TALLADEGA, Ala. — The rope tied into the shape of a noose found in the garage stall of NASCAR's only Black driver, Bubba Wallace, had been there since as early as October 2019, the FBI announced Tuesday evening.
The rope was a garage pull with the end knotted into the shape of a noose.
U.S. Attorney Jay Town and FBI Special Agent in Charge Johnnie Sharp said in a joint statment the FBI used video to verify the rope tied into the shape of a noose had been hanging from the garage door in stall number 4 at Talladega Superspeedway for several months. Wallace's team was only assigned that specific stall last week and authorities said nobody could have known that would be the case.
The FBI has decided not to pursue federal charges after reviewing all of the facts in the case so far.
“On Monday, fifteen FBI special agents conducted numerous interviews regarding the situation at Talladega Superspeedway. After a thorough review of the facts and evidence surrounding this event, we have concluded that no federal crime was committed," the joint statement said.
The FBI said it has decided not to pursue any charges after reviewing all of the facts in the case so far.
NASCAR has defended its reaction and insisted it would call the FBI again. It was the lone garage stall with a pull down rope that resembled a noose.
Richard Petty Motor Sports made this statement in response to the report:
NASCAR announced late Sunday the noose had been discovered and the industry rallied around Wallace. All 39 of his rival drivers and their crews helped push Wallace's car to the front of pit road before the national anthem and stood behind him in solidarity.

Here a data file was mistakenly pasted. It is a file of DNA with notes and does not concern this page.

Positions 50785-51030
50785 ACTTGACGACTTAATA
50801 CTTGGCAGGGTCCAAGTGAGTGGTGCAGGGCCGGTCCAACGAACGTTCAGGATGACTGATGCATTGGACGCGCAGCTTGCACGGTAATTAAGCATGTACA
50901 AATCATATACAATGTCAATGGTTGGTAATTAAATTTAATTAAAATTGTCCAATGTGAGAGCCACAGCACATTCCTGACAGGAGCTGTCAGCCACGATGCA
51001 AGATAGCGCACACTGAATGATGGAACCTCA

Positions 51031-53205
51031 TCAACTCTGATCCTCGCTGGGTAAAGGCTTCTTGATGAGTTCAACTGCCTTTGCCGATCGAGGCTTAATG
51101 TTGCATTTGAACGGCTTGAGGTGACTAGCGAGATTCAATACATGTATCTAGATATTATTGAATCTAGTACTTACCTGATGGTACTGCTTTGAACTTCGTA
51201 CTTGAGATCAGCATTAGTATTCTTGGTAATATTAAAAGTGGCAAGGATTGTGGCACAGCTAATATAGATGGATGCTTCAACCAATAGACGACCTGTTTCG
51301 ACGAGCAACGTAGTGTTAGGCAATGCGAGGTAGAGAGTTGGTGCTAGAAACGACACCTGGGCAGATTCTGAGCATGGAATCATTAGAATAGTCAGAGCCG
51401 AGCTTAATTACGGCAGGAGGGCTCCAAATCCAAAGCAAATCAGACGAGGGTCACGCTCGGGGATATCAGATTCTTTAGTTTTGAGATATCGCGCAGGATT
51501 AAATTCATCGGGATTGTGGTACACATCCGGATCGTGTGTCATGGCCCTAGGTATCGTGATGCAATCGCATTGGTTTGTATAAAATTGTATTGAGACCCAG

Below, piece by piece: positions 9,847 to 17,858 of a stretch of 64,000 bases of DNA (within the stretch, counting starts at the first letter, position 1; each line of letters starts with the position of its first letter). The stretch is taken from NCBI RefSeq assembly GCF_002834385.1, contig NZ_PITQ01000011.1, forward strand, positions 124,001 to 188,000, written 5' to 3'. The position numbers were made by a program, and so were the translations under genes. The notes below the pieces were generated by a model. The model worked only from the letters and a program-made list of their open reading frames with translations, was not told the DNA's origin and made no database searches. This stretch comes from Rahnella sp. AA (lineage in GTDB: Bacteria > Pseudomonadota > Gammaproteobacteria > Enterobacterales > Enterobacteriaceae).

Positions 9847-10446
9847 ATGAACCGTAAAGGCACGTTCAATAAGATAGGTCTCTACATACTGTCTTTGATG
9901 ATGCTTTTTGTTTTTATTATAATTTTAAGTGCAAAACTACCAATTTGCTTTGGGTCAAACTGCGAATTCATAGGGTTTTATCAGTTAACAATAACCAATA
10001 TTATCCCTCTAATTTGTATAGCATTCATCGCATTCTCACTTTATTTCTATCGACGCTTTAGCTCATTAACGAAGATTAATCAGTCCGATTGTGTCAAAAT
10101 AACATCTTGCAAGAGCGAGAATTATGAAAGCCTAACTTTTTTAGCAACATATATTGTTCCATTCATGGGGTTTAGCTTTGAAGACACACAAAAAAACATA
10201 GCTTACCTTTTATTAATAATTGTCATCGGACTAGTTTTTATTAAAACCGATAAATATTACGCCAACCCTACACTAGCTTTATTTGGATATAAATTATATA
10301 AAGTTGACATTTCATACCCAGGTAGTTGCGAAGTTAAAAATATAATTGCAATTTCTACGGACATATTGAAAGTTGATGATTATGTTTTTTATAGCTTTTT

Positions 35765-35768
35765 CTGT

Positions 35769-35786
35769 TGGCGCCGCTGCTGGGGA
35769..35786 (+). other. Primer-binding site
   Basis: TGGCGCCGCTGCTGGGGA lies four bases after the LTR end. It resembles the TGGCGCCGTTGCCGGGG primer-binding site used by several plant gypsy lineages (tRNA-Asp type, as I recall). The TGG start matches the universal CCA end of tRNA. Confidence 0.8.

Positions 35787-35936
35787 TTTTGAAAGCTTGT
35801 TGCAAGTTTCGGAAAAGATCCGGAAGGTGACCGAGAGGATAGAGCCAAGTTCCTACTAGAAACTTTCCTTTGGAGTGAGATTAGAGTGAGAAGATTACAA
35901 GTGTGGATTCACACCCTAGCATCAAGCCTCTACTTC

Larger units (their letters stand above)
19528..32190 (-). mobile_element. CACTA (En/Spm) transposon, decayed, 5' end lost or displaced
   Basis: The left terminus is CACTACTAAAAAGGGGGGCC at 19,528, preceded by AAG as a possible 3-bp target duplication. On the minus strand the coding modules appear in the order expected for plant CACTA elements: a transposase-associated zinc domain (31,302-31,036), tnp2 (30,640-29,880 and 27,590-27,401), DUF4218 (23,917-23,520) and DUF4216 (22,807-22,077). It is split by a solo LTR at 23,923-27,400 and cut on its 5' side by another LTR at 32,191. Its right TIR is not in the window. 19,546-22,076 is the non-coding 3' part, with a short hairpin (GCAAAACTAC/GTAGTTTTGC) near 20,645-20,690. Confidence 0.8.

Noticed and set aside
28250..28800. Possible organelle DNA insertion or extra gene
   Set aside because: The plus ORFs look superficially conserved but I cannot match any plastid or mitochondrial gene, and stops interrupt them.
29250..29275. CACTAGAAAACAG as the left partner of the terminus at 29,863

"We appreciate the FBI’s quick and thorough investigation and are thankful to learn that this was not an intentional, racist act against Bubba," NASCAR said in a statement. "We remain steadfast in our commitment to providing a welcoming and inclusive environment for all who love racing.”
An employee for Wood Brothers Racing notified the racing group Monday, after he recalled seeing a "tied handle" in the the garage last fall.
"We immediately alerted NASCAR and have assisted the investigation in every way possible," Wood Brothers Racing said in a statement.
This tweet shows pics from the garage in November 2019 and this past Sunday.
NASCAR posted this after the investigation:
NASCAR president Steve Phelps said, "This is the best result we could hope for...it is fantastic to hear from the FBI, definitively, this is not a hate crime." Phelps added, "To be clear, we would do this again. The evidence we had, it was clear we needed to look into this."
Wallace gained national attention two weeks ago after he successfully pushed NASCAR to ban the Confederate flag at all its tracks and events.
The stock car series was left angered by what was seen at the time as a racist act that came less than two weeks after it banned the Confederate flag on NASCAR properties at Wallace’s urging.
NASCAR vowed to permanently bar the person responsible, but at that time the FBI investigation was in its early stages, the Associated Press reported.
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